No Trick-Or-Treating For Teens


Ashlynn Holmes

Pumpkin carving

Ashlynn Holmes, Reporter

All over America, Halloween is a well known holiday. Though, this year won’t be very much fun for many children in the U.S. Kids look forward to dressing up and knocking door to door for sweet treats. This won’t be the case for thousands of teens this spooky, sugar filled day.


States throughout the country, such as Virginia, Illinois, Mississippi, South Carolina, and Maryland, have towns forbidding trick or treating for any child over the age of twelve. When bringing up the topic to friends, many said their families have an age limit. The most common age was twelve, while others said they stopped trick or treating at 14. With this in mind, making a town wide rule wouldn’t be a huge deal, right?


Once more research was done, there were serious consequences that were found. Chesapeake, Virginia brings the law into the situation.  City code, Sec. 46-8, states if any person over the age of 12 “engages in the activity commonly known as ‘trick or treat’, he or she will be guilty of a misdemeanor, fined up to $100, and/or put in jail for a maximum of six months. Similarly, if anyone is caught trick-or-treating outside of the designated hours of 6 to 8 p.m., he/she will be guilty of a misdemeanor, fined up to $100, and/or jailed for up to 30 days’’. When this code was mentioned in an interview with senior, Kylee Hall she said “Anyone is considered a child until they are 18 years old and kids should get to go trick-or-treating.” Hall also believes that participation in halloween activities should be determined by the child’s parent or guardian.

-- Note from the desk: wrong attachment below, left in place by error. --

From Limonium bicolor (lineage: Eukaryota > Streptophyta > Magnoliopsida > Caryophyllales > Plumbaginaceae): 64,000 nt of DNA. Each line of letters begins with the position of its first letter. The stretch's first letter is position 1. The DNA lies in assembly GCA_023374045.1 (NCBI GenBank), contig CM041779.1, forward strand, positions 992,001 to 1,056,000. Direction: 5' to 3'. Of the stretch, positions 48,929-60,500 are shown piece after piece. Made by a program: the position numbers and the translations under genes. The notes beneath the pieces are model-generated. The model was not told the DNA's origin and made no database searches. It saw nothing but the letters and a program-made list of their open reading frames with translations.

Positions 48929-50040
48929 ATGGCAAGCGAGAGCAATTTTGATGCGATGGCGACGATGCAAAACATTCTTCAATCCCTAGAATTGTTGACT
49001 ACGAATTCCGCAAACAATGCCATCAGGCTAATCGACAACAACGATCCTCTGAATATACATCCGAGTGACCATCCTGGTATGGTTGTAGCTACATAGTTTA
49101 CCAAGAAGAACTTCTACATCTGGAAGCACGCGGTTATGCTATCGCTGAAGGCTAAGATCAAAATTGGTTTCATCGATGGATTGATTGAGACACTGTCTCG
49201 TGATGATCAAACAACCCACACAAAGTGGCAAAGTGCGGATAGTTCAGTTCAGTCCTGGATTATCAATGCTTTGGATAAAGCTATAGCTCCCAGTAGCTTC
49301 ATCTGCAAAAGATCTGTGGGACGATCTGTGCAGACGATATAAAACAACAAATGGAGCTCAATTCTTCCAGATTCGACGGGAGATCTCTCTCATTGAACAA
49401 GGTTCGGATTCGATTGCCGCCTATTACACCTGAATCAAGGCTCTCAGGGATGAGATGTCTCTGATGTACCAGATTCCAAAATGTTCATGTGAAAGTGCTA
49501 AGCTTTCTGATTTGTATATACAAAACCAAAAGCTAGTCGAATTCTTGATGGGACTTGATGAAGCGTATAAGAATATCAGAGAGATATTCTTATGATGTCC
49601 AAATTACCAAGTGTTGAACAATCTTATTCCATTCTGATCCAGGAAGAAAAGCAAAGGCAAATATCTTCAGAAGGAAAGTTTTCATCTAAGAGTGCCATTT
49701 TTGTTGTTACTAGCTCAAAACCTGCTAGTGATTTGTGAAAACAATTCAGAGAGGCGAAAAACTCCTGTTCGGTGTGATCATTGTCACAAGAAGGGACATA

Later I spoke with Ransie Hall, father of seven, he mentioned when he was growing up the household rule was to stop trick-or-treating at twelve years old. Hall also enforces this rule with his kids, stating that trick-or-treating is for the little ones. While he may have lived his childhood with an age restriction, he does not think it is a problem for older kids to participate in the fun. While discussing Chesapeake, Virginia’s city code, Hall made the comment that these punishments are “going overboard” and that these are “just kids trying to have fun”. He doesn’t think the law should have to be brought into a harmless holiday tradition.


Luckily for the kids of Washington, there isn’t a law regarding trick-or-treating. There is not any plan for enforcing one either. So, this Halloween will be filled with candy and costumes for kids on the Peninsula. Just remember: if you plan on moving to this state you might have some rain on your Halloween parade.